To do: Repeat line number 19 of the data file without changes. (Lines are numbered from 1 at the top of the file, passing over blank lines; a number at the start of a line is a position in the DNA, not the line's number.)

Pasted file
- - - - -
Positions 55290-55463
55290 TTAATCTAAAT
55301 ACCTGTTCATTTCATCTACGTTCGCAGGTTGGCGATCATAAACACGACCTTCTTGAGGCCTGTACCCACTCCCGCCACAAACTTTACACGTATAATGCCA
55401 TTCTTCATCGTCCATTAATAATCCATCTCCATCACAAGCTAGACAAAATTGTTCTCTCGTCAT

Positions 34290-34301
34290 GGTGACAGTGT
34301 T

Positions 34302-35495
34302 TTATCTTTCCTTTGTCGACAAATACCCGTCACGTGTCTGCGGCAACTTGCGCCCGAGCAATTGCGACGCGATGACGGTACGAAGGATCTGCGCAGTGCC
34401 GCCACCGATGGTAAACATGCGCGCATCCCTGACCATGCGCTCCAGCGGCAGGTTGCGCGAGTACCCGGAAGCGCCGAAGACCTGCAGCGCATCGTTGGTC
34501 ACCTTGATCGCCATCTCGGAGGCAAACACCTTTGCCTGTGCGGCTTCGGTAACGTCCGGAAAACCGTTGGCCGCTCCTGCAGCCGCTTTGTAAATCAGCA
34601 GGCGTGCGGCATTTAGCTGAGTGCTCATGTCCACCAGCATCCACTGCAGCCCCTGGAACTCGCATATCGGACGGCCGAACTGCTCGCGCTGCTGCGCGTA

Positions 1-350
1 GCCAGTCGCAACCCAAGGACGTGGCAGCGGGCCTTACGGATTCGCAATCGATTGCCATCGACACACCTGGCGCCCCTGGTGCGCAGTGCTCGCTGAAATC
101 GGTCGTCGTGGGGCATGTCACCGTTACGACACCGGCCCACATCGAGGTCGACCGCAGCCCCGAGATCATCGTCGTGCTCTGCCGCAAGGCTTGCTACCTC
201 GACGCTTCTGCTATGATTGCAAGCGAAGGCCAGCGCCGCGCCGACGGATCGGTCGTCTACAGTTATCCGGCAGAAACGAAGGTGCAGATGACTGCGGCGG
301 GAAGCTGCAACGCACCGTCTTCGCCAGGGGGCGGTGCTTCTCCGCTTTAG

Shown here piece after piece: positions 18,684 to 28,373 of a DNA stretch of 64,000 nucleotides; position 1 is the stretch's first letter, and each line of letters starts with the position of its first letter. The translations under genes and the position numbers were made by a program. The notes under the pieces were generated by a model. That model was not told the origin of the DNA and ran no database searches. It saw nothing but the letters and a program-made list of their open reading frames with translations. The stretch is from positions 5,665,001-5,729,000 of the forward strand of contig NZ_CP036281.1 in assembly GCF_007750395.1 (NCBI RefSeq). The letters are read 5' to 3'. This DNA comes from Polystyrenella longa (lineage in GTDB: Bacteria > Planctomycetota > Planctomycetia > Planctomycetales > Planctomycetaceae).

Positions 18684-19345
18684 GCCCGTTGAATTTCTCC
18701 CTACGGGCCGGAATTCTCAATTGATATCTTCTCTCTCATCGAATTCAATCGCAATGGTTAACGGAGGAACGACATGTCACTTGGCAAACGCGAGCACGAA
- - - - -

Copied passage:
Positions 18684-19345